The Finsbury Park attack has taken place against a rising backdrop of Islamaphobia in Britain and the targeting of Muslims. Finsbury Park has one of the most diverse communities in the capital – all faiths live side by side. Mosques were today promised greater protection, as police reported an unprecedented anti-muslim backlash. There’s been a spike in hate crime following the London Bridge attack, with police saying they have recorded five times as many incidents than in the same period last year. Following the attack on the 6th of June there were 20 incidents reported in London compared to an average of three attacks a day last year.
The leader of a hard-line, ‘Khomeinist‘ Islamist group was invited onto the BBC Monday, using the opportunity to label prominent journalists and a reformist Muslim as “hate preachers” who he said are to blame for the Finsbury Park terror attack. Massoud Shadjareh is the chairman of the so-called Islamic Human Rights Commission (IHRC), which has been accused of supporting Hezbollah terrorists and organised the anti-Semitic al-Quds day in London this weekend, where many Hezbollah terror flags were flown. Mr. Shadjareh has also criticised the prosecution and deportation of Finsbury Park Mosque’s most famous preacher, Abu Hamza al-Masri, the virulently pro-jihad, anti-Western, militant who praised the 9/11 attacks.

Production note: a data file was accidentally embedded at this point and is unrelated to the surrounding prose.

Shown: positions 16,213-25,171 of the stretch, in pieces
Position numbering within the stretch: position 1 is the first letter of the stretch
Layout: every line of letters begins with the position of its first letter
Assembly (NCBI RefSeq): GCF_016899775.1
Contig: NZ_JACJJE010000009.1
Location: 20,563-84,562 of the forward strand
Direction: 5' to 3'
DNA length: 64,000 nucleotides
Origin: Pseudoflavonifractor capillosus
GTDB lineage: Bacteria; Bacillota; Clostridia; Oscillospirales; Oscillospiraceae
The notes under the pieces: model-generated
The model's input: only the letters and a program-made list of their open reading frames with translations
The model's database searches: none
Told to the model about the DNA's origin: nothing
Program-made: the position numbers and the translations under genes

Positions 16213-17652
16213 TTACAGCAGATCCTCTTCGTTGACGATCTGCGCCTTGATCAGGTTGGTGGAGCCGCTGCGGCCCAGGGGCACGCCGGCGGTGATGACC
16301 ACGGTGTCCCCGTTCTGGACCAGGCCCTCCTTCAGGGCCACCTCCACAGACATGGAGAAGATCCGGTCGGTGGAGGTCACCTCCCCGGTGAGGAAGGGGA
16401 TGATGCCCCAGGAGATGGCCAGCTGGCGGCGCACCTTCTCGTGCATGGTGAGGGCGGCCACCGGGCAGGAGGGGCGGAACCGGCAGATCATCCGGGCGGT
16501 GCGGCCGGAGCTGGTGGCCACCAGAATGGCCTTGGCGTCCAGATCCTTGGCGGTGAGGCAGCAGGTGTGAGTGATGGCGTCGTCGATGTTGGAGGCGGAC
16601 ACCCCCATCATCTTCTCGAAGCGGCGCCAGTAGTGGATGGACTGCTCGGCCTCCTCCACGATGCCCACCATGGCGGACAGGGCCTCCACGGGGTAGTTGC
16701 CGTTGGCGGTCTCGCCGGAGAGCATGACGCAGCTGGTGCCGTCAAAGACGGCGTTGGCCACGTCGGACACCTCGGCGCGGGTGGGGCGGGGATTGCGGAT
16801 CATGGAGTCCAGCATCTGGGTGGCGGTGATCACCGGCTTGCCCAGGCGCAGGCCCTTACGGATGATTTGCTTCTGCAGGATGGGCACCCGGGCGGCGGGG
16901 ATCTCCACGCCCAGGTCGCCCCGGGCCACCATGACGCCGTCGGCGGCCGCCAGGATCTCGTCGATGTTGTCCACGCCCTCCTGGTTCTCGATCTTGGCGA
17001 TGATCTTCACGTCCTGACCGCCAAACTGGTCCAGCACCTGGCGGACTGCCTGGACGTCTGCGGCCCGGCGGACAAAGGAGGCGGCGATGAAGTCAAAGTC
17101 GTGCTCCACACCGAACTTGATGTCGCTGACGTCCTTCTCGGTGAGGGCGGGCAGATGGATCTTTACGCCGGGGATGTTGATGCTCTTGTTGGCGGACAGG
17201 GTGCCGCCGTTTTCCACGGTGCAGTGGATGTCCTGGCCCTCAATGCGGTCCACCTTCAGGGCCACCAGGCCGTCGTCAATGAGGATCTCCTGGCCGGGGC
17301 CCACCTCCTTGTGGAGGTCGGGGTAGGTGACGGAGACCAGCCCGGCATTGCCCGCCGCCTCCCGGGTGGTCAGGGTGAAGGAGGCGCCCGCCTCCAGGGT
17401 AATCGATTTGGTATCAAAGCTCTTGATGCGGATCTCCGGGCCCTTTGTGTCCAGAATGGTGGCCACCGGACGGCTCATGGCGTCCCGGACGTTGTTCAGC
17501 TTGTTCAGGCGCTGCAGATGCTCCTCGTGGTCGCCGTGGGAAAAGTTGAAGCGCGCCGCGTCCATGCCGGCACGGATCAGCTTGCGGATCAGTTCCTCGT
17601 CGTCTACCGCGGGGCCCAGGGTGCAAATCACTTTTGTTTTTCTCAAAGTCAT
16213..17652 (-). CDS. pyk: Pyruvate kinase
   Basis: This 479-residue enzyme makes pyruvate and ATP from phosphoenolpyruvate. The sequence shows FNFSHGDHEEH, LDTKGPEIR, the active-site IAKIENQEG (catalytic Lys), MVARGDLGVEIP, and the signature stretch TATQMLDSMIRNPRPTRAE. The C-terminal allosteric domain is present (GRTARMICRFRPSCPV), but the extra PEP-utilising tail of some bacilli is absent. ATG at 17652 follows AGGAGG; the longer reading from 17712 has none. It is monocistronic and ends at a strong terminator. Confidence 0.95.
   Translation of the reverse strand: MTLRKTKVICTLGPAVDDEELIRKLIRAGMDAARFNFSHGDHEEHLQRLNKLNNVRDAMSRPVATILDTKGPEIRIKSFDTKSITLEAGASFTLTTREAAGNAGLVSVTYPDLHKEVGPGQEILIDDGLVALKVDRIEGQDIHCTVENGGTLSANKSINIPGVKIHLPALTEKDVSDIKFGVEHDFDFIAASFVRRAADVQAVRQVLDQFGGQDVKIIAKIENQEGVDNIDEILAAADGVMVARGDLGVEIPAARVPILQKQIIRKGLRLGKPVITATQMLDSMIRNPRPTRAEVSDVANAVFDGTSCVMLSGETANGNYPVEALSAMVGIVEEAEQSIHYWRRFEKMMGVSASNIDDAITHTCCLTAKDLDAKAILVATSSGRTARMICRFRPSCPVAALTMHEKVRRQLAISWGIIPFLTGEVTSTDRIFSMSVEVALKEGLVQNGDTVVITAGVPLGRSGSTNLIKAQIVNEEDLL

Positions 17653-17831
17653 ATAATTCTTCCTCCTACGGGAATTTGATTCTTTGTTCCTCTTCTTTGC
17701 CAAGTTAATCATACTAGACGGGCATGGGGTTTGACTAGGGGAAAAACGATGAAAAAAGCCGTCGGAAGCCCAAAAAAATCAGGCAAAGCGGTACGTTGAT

Nasa says it has found more evidence to suggest we are not alone in the universe. The US space agency revealed on Monday 10 new rocky, Earth-sized planets that could potentially have liquid water and support life. The Kepler mission team released a survey of 219 potential exoplanets – planets outside of our solar system – that had been detected by the space observatory launched in 2009 to scan the Milky Way galaxy. Ten of the new discoveries were orbiting their suns at a distance similar to Earth’s orbit around the sun, the so-called habitable zone that could potentially have liquid water and sustain life. Kepler has already discovered 4,034 potential exoplanets, 2,335 of which have been confirmed by other telescopes as actual planets.